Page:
Sunday, 31 March 2019

Running and Recovery

It's Sunday evening and I'm just now realising why my head hurts: I haven't had a coffee all day.  It's also 8:15pm and I don't much feel like a coffee because I also want to sleep.  I'll just press on as I am then.

It's been a busy weekend in most respects.  Saturday saw me drive up to Croydon to race in the 5km track event in the Victoria Police and Emergency Services Games.  Weather was not on my side, alas.  I got there just in time for the afternoon events to be cancelled on account of lightning.  Rotten luck!

I drove back to my digs with a stop on the way for groceries.  After some attending to some SES paperwork I headed down to Our Lady's for vigil Mass.  The gospel reading today was the parable of the prodigal son.  I think the thing to remember about that passage is that it says very little about what it is to be a son, but a great deal on what it is to be a father: the father saw his son at a distance, and was looking for him to come back.

Stained Glass of Pope St Pius V at Our Lady Help of Christians Church, East Brunswick, Victoria, Australia
I was utterly worn out by evening and crashed into bed at 9pm.

Today started early, getting up about 6:20am to drive to Ballarat for the Emergency Services Games half-marathon.  Conditions weren't promising, with steady drizzle and wind.  However, the course itself - the Steve Moneghetti track around Lake Wendouree - is all that you could ask for: mostly flat with some undulations.  I was getting a cramping pain in my right calf after 5kms but decided to just tough it out the rest of the way.  I didn't medal, but my time was a comfortable 16 minutes faster than I'd expected.  I was pretty happy about that.

I was back in Melbourne for a quick Facetime with the girls, who had had a fun evening playing on four-wheelers with their friends.  Lord but they were tired.  I got through the rest of my SES backlog and decided I could do with a nice recuperative walk to the Great Northern Hotel, where I could enjoy a nice recuperative pint or two and maybe some chips.  The GNH is rapidly becoming my favourite pub: not excessively noisy, wide selection of IPAs, a big beer garden and dogs are welcome.  Really, what's not to like?  I took a recent copy of Spectator and enjoyed a couple of beers and unwound a bit.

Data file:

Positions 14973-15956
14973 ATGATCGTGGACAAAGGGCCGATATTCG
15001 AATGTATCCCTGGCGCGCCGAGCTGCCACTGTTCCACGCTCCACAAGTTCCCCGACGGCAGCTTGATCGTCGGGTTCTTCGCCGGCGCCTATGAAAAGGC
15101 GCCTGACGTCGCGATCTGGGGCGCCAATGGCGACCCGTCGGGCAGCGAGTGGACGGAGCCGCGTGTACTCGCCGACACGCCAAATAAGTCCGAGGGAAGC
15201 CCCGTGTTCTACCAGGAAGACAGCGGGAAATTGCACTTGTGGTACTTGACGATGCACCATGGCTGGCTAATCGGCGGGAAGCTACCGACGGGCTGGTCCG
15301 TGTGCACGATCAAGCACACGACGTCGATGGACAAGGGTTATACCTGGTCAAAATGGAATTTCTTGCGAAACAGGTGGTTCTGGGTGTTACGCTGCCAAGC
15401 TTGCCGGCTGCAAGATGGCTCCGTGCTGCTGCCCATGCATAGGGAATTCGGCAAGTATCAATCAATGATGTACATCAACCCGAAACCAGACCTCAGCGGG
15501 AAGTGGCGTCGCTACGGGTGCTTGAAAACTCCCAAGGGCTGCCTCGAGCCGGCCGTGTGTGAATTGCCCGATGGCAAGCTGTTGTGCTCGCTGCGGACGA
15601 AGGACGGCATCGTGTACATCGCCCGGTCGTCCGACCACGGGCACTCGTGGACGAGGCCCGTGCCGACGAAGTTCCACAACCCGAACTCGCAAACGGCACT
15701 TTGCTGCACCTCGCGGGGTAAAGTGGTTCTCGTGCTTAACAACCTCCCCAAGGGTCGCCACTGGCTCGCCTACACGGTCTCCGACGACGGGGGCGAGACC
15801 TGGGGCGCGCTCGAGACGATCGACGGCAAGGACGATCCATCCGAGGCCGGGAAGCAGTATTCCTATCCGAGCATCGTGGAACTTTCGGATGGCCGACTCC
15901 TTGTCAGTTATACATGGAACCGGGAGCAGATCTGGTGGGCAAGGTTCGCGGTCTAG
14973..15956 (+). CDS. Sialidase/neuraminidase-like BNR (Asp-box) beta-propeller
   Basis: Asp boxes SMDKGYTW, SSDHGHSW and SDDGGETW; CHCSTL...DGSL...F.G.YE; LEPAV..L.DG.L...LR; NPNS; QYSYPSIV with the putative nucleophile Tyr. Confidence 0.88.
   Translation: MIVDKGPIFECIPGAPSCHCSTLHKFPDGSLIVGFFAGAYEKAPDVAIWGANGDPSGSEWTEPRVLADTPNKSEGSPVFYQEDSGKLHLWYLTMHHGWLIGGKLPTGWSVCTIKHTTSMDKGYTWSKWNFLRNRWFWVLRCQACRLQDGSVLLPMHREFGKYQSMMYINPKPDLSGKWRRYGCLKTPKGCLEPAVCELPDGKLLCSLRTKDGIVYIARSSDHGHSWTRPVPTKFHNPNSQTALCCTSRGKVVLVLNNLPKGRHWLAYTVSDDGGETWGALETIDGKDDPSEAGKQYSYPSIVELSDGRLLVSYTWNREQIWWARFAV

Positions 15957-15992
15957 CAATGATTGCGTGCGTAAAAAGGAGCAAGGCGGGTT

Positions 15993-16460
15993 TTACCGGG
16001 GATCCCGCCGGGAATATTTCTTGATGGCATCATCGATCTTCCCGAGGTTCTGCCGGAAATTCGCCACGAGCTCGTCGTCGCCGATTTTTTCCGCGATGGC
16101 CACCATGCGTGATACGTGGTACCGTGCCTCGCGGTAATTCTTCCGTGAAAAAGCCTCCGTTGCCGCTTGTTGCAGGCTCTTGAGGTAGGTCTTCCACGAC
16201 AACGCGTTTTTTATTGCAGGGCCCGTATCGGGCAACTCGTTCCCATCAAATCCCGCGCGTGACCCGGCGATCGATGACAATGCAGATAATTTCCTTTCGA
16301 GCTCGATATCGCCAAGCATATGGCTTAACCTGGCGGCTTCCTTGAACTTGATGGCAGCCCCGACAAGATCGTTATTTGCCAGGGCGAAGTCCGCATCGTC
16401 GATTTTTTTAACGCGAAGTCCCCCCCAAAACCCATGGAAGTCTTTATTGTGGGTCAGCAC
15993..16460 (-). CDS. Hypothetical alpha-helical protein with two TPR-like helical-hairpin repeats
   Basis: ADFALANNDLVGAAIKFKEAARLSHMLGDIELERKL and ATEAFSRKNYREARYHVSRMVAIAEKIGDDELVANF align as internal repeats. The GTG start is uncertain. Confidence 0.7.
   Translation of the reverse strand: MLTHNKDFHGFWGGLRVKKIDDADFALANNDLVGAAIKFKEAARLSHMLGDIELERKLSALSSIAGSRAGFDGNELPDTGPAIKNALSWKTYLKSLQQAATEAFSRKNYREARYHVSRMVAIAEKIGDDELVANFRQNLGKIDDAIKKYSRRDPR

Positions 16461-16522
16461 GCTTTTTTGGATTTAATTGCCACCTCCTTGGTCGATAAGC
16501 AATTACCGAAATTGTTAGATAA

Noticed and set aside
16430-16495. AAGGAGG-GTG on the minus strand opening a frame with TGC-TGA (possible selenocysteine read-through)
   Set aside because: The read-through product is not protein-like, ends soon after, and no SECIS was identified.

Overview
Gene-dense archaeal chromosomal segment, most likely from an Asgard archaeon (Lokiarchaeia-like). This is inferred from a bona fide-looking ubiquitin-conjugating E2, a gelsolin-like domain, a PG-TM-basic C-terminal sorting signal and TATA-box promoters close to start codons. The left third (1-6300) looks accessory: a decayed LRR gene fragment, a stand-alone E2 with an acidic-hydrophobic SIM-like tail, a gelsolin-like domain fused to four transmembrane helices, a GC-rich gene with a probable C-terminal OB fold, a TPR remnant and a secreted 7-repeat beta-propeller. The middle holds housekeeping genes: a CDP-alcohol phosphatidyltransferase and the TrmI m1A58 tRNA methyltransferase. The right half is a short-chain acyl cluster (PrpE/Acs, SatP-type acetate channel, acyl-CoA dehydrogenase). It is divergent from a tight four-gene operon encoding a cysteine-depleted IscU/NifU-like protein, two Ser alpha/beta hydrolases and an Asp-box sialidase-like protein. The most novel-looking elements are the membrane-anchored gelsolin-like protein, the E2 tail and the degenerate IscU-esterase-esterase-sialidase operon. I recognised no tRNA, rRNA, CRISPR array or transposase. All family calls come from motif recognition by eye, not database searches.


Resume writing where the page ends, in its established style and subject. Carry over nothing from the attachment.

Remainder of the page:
Which brings me to now.  I've had dinner and prepared this post.  I know I should write a casenote but I really want a good night's sleep, so I think I'll have a cleanup and turn in instead.  Overall it's been a satisfying weekend.

What have you been doing with your weekend?

Sunday, 17 March 2019

The laboured weekend

It's been a shorter weekend than it felt like.

Friday ended with the news of the massacre in New Zealand, with pointlessly unhelpful comments from Senator Anning, and with utterly predictable responses from the usual suspects of politics, media and entertainment.  May I predict the next few weeks?  The usual platitudes about thoughts and prayers (the last is annoying, coming from people who are unlikely ever to pray); some sort of reforms to New Zealand's gun laws; a few hackneyed editorials about toxic masculinity, and then finally back to normal in three weeks at the most.  The reaction is as clockwork as it was after the Port Arthur massacre, the killings in Aurora, Colorado and the Gillette razor commercial.  Yes, I do think all three can be grouped together, as can many other incidents great and small.  The world - or at any rate the West - has only one reaction available these days, and that is hysteria at the greatest volume possible.